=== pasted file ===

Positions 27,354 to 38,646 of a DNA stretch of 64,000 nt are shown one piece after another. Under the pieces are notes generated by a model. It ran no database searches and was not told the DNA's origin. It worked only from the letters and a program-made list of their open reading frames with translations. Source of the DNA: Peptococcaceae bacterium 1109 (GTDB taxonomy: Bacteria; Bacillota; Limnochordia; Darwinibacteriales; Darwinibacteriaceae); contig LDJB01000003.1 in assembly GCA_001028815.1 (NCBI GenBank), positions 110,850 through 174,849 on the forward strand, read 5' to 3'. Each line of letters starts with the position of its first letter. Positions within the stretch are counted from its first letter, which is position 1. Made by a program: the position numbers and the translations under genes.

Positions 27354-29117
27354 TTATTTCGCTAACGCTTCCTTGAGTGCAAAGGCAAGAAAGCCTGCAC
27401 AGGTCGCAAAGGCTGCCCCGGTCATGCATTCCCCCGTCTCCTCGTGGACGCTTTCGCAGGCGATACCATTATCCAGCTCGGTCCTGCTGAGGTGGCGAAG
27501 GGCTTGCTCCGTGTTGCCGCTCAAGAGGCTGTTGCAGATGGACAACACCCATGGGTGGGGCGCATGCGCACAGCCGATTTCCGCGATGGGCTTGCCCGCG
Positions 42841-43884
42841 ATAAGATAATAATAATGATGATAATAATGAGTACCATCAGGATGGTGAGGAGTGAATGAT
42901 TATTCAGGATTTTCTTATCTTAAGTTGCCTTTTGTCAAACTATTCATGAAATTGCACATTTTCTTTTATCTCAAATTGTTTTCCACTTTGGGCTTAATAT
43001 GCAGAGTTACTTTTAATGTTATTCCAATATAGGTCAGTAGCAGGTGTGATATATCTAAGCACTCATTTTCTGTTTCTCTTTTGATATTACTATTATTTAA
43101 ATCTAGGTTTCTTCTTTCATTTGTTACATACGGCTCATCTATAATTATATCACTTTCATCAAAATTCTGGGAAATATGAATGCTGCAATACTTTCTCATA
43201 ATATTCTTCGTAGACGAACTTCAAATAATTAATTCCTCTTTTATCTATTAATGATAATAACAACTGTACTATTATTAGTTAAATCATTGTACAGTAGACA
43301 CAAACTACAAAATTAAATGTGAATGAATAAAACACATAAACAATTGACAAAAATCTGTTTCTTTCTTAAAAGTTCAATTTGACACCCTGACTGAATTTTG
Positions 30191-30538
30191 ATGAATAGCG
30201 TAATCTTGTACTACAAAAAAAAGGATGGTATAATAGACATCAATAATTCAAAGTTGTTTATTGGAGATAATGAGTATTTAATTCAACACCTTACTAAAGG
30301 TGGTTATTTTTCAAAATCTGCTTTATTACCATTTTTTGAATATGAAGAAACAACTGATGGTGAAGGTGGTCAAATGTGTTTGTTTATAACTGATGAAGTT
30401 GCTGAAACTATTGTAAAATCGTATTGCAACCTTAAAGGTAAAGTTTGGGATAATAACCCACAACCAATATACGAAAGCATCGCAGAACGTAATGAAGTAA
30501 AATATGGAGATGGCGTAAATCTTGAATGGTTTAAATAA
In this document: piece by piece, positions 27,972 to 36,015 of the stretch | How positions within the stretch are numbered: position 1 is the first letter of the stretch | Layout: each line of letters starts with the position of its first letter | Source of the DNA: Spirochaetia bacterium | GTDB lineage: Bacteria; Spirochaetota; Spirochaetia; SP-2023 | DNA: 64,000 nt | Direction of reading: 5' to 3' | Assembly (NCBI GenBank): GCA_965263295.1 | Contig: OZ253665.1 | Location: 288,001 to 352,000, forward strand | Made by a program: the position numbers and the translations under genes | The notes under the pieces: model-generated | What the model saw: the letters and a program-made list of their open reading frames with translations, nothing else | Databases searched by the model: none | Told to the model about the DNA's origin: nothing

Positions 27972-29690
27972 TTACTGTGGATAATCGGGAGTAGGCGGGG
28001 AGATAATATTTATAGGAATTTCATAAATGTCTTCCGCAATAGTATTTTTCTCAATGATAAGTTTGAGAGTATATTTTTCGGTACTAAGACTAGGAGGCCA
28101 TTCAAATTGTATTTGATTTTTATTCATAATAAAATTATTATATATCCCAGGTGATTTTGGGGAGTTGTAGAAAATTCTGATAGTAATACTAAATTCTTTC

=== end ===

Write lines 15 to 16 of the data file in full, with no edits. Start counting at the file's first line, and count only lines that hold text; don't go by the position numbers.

30201 TAATCTTGTACTACAAAAAAAAGGATGGTATAATAGACATCAATAATTCAAAGTTGTTTATTGGAGATAATGAGTATTTAATTCAACACCTTACTAAAGG
30301 TGGTTATTTTTCAAAATCTGCTTTATTACCATTTTTTGAATATGAAGAAACAACTGATGGTGAAGGTGGTCAAATGTGTTTGTTTATAACTGATGAAGTT